This was a fun episode. Not only did we get to talk to two amazing people about fun topics like visual literacy, creativity, perseverance, and collaboration, we recorded in Tom’s studio surrounded by art, books, and inspiration. And there were cookies there to boot. It was amazing!

Head over to the STEM Read Podcast page to give the episode a listen and check out the show notes. We have links to all of the books we discussed, information on visual literacy, and pics from the studio.

You can find the STEM Read Podcast on iTunes or on our home page on Northern Public Radio. Check out past episodes and subscribe to make sure you don’t miss new episodes. Also, check out all our resources over on stemread.com.

Want to learn more about teaching visual literacy and creativity in the classroom? Check out these past posts,  Friday Five: Build Visual Literacy Skills and Five Tips for Unleashing Your Creative Self in 2018.



Friday Five: Build Visual Literacy Skills

Friday Five: Five activity ideas for building student Visual Literacy Skills.

In a world full of visual communication, it is important that we teach our students how to be visually literate. Much like building text-based literacy skills involves both reading and writing, building visual literacy skills includes both decoding and encoding visuals.

Here are five ideas for how to build student visual literacy skills in your classroom.

  1. Photo a Day (or Week) Challenge: Give your students a daily (or weekly) photography prompt. Every student takes a picture based on the prompt and shares it with the class. Discuss how each student interpreted the prompt. How were they different? How were they similar? Be sure they use their visual vocabulary as they discuss. How did the photographer use line, texture, color, and all the visual elements in their interpretation? Need prompt ideas? Use your current vocabulary list or words or phrases for the book you are reading. Have students take photos of math concepts. Use a mix of concrete prompts and abstract ideas. For example, how would you photograph blue? Join the global Photo A Day Challenge by following blogger FatMumSlim. Every month she publishes a new set of prompts and a hashtag for sharing. It is fun to see how people around the world interpret the prompts differently.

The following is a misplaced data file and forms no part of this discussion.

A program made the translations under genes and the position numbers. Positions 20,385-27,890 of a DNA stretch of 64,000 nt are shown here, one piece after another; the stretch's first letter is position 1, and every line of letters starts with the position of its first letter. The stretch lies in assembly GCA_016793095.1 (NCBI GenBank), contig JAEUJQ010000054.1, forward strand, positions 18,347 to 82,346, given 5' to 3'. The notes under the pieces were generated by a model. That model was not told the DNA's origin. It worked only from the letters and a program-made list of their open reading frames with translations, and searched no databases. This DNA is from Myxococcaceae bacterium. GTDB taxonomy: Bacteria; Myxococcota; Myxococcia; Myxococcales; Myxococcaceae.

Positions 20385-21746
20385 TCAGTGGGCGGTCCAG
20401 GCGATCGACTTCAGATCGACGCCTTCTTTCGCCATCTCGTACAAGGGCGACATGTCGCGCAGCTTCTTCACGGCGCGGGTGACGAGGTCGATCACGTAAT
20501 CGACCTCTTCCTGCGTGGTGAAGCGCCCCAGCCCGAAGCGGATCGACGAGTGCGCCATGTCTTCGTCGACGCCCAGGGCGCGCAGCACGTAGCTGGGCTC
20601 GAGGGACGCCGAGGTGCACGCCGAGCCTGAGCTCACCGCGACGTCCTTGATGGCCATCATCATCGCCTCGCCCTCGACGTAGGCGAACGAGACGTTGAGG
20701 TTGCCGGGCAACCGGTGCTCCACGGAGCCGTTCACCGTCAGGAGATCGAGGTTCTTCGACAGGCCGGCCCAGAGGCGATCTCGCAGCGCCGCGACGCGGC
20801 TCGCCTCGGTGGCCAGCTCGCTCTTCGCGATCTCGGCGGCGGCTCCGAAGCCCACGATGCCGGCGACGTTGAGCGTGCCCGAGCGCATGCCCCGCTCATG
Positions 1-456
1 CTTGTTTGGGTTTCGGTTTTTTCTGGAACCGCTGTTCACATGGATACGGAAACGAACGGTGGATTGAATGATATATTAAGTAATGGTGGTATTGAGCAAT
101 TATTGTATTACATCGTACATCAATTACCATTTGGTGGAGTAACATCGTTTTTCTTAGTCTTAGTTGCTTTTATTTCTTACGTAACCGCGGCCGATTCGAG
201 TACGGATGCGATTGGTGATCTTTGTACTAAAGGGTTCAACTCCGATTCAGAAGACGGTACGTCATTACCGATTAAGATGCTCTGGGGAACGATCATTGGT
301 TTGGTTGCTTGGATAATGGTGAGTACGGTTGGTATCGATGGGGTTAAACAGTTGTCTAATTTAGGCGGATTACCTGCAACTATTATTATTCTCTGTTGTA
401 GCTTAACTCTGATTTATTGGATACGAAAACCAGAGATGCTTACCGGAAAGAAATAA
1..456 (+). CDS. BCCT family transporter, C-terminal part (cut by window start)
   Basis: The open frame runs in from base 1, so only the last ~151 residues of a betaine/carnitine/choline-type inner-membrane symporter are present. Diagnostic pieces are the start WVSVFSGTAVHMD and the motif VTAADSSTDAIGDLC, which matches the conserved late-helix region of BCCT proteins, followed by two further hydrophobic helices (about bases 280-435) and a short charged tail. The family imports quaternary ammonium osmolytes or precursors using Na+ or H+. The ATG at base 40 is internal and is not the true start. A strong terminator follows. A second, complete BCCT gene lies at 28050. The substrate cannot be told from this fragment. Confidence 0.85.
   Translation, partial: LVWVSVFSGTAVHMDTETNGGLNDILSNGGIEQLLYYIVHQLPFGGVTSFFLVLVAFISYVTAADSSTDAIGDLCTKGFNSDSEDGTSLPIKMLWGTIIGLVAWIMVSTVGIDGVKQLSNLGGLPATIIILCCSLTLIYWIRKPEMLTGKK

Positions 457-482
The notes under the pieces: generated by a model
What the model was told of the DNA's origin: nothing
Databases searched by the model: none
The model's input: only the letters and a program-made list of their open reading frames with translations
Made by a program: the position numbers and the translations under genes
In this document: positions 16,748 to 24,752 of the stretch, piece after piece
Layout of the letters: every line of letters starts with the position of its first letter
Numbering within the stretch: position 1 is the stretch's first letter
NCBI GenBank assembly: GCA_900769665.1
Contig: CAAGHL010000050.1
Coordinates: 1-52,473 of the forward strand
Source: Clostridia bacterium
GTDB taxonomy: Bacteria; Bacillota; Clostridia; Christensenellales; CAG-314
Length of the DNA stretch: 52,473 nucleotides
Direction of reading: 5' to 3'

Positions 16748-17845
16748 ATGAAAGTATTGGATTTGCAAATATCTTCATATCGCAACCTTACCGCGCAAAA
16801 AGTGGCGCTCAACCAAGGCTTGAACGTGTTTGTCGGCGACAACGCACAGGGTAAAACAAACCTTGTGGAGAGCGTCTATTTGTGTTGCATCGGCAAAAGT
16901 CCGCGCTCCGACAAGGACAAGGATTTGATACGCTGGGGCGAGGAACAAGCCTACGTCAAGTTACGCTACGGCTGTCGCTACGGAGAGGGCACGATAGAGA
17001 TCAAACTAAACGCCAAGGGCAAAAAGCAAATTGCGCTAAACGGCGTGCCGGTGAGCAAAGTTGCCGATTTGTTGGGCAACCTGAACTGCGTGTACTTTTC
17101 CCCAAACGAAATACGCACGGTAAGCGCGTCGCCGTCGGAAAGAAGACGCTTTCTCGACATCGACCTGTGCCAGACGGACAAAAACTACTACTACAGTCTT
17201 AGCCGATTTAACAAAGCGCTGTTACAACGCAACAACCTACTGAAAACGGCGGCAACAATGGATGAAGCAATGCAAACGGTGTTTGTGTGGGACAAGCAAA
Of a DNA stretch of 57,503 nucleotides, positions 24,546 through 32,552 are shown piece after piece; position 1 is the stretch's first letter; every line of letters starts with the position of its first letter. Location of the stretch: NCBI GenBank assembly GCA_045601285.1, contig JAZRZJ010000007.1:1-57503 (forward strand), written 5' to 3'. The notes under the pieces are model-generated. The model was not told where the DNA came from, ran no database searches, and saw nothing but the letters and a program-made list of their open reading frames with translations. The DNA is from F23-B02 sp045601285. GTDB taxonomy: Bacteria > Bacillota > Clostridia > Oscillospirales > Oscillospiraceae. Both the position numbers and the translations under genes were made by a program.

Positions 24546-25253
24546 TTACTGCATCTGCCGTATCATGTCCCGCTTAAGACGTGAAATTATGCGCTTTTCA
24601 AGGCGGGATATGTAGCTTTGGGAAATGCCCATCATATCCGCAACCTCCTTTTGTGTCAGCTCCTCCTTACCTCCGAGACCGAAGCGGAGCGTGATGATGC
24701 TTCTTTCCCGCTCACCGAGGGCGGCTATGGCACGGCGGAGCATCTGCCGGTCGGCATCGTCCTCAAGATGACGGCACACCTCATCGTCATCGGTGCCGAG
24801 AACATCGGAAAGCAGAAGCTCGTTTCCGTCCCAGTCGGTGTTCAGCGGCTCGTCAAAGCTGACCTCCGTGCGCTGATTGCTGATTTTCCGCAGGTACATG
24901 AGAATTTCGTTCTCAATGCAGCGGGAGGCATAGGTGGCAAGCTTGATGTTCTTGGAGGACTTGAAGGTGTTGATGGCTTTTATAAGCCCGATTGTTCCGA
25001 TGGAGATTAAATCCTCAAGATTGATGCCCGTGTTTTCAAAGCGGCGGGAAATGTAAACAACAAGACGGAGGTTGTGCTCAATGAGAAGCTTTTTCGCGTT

2. Tell a story in Five: Start by showing your students five images. Place them in an order and have them tell the story that they see. What happens when you change the order of the pictures? How does the story change? Next, have students tell their own story using only five images. These could be their own images or ones they find online. Have them show their stories to the class and see if their classmates can verbalize what they see. Check out the Flikr group Tell a Story in 5 Frames for some excellent examples of five photo stories.
  3. Wordless Videos: Using your favorite presentation/video creation tool, have the students tell you about their favorite place using only images, editing techniques, and music. No words allowed. This will encourage them to use the visual elements combined with the power of music to help the viewer understand why this is their special place.